NewsPrice of Paradise


St. Pete eyes dilapidated homes, vacant lots for affordable housing

Run-down homes get fresh start in St. Pete
Condemned home, St. Petersburg Florida.
Posted at 10:37 AM, May 17, 2022
and last updated 2022-05-17 18:12:20-04

ST. PETERSBURG, Fla. — If you live in a neighborhood with even one home on the block crumbling to the ground with the windows boarded up and sitting vacant for years; you know what it is like to want something to be done to fix it up or raze it.

St. Petersburg is one of the few cities with a unique program to get rid of the eyesores and turn vacant lots and condemned homes into single-family units for families that need them.

Since 2014, theAffordable Housing Lot Disposition Program, has helped St. Pete foreclose on properties, demolition abandoned homes, and get developers to build something new from the ground up. The only catch, the developer has to build affordable housing.

"And that's something that the city needs, as many homes as we can get," James Corbett said.

Corbett is the Neighborhood Affairs Administrator for the City of St. Pete. He explained how the program started.

"Back in 2014, we noticed several properties bogged down by liens and special assessments where the city had maintained the property for several years, through mowing the grass, boarding-up vacant properties, and sometimes even demolishing condemned properties," Corbett said. "So we established a program where we would foreclose on those outstanding liens, and if the city was able to acquire the property, we would give it to a developer who would sell it to an affordable buyer. So, a new single-family home sold to an affordable buyer. And we thought it was a creative way to turn these dilapidated properties into affordable housing."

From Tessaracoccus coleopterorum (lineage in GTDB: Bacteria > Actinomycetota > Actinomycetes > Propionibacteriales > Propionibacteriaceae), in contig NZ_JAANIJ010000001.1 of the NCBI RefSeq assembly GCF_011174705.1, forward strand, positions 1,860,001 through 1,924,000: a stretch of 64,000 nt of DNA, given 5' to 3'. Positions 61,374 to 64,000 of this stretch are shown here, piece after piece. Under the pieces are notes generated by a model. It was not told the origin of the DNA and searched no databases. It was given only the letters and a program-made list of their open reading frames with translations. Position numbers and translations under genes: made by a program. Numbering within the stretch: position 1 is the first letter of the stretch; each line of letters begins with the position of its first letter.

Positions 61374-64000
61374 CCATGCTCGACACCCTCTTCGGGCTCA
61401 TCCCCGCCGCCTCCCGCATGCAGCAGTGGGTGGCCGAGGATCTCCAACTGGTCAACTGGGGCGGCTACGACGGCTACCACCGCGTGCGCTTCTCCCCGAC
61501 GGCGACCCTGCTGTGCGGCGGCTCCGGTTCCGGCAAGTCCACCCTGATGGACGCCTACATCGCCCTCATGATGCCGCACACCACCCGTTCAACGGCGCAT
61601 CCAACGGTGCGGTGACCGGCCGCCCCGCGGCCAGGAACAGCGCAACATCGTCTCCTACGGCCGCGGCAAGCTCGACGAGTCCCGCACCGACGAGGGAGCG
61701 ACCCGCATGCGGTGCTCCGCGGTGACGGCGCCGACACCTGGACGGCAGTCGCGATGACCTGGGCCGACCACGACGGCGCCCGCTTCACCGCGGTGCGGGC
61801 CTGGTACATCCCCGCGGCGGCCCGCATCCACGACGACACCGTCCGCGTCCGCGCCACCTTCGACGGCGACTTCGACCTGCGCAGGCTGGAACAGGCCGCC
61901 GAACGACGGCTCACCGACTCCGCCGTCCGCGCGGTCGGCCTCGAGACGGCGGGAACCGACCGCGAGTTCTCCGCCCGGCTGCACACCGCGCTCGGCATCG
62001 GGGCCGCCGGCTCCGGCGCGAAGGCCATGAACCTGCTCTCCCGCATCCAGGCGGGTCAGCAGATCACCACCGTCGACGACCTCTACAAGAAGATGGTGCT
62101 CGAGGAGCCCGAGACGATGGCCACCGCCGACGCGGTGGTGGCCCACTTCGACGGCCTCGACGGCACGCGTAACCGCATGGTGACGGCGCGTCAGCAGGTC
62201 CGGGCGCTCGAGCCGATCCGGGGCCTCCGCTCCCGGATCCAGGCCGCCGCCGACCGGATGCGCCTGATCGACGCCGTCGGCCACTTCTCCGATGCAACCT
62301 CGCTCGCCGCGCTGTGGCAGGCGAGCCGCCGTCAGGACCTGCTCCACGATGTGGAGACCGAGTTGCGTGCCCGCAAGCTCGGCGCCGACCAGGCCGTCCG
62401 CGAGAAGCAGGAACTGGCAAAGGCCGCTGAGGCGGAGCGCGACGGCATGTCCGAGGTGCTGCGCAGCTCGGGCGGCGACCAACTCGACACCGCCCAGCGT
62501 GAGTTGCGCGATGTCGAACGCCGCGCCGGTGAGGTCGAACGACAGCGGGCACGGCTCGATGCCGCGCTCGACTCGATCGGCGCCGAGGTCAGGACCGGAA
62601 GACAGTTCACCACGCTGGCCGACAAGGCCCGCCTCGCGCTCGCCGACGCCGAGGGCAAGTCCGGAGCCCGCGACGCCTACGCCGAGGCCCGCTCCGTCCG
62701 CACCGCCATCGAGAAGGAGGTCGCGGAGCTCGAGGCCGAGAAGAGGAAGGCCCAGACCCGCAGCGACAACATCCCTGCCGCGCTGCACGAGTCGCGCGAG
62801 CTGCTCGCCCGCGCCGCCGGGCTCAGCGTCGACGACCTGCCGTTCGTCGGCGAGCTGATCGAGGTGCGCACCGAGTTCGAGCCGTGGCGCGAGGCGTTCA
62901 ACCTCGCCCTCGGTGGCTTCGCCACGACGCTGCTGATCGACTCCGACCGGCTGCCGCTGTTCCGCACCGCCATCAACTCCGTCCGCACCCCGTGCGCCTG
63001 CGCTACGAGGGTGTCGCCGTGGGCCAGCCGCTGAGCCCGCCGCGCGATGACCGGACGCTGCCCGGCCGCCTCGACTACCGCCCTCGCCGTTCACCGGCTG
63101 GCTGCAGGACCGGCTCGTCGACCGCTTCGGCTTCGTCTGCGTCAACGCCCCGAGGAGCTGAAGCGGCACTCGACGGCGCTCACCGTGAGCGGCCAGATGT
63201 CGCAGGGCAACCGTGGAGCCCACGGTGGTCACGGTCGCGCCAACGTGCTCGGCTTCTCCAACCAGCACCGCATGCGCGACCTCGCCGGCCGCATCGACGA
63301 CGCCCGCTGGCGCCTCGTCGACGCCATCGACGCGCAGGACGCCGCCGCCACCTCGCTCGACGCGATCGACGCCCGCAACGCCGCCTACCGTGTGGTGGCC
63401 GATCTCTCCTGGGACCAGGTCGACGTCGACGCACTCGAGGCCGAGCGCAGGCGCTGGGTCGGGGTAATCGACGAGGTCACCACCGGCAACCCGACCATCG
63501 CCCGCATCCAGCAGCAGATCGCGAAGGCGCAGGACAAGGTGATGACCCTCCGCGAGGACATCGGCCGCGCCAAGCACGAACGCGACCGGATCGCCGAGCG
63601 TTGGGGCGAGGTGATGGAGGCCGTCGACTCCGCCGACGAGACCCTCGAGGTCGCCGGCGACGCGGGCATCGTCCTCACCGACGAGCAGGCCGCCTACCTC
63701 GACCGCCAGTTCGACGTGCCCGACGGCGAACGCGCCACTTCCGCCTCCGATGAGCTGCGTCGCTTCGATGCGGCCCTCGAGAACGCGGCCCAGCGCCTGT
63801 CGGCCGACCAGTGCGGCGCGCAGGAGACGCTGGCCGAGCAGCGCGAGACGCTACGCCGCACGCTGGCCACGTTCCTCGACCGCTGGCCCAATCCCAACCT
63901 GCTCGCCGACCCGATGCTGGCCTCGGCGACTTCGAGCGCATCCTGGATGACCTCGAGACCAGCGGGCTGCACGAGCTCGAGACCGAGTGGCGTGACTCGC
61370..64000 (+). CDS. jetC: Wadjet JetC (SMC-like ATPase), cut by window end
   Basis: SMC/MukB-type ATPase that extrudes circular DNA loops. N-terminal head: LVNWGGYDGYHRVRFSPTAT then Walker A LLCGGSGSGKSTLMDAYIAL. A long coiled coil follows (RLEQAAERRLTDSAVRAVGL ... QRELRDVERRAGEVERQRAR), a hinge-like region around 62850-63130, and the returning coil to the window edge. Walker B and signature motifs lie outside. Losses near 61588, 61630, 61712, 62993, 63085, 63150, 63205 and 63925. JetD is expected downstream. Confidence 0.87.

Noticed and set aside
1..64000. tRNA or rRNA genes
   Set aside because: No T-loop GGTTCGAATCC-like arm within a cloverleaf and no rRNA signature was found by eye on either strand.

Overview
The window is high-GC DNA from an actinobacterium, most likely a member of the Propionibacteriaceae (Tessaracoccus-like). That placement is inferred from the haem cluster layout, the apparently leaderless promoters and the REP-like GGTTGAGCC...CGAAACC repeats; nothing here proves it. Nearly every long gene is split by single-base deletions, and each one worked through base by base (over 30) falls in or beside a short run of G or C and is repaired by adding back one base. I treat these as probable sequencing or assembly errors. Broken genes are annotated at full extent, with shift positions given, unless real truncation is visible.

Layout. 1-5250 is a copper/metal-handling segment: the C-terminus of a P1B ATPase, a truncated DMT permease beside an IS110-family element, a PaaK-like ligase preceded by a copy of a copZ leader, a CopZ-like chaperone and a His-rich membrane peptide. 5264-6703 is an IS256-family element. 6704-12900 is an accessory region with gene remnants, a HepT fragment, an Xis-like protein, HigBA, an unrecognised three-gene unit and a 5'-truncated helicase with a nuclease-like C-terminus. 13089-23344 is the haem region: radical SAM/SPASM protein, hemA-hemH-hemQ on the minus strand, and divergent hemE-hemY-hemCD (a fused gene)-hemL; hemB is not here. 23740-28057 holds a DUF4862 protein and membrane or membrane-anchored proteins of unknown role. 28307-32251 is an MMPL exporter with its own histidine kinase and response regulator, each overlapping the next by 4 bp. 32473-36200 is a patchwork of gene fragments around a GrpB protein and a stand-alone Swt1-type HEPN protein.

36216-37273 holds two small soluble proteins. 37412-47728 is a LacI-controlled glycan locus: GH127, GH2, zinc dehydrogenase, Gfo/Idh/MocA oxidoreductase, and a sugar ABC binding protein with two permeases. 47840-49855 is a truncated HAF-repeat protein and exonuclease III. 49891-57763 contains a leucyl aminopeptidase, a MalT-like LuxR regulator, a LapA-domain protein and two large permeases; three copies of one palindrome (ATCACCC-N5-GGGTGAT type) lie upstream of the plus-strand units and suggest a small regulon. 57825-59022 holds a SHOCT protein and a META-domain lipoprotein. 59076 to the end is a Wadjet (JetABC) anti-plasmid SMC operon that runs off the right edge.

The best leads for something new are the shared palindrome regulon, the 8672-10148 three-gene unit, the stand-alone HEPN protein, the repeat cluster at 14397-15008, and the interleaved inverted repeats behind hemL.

If the home goes through the foreclosure process and the city can buy the property; the developer will get the house for a small fee. Sometimes, the owner makes good on the liens or repairs the home, and it is never foreclosed.

"Which is also a benefit because those are taxpayer dollars that have been spent and were able to recoup that money," Corbett said.

Habitat for Humanity of Pinellas and West Pasco Countiesare currently building their eleventh home through the program.

"It's becoming harder and harder for an organization like us to find an affordable property to build on," Mike Sutton, CEO and President of Habitat for Humanity of Pinellas and West Pasco Counties, said. "And, so when the city rolled this, this program out a number of years ago, what was exciting for us was number one, it gave us the opportunity to partner with the city, and to potentially get properties that we normally wouldn't have been able to get."

Sutton said competing with investors buying property is one of their main challenges. And prices for vacant lots, even in lower-income areas of St. Pete, have skyrocketed.

"These same lots, we probably would have purchased a number of years ago for $3,000 to $5,000," Sutton said. "And, now you know, we're bidding with for-profit developers for properties and investors, and so, you know, this thing would probably sell between $80,000 and $90,000 now."

But, through it all, Sutton said their donors continue to support their mission. A single mom with three kids will move into the home under construction in Childs Park in a few months.

"There is nothing like the day that a family receives the keys to their new home. I always like to say it is symbolic of breaking the cycle of poverty," Sutton said.

Over the past eight years, the city has acquired and awarded 50 lots. On May 23, an additional 10 lots will be given to developers for affordable housing. Corbett said there are more than a hundred similar properties that the city could target for the program. He added it can take time and legal work to foreclose on a home. But, one house can make a difference for a family in need.

"I believe it's more than worth it," Corbett said. "We are one of the few cities who have a program like this," Corbett said. "I've been to a few dedications where I've been able to see a property owner, you know, get the keys to their home for the first time. And that makes it all worth it."

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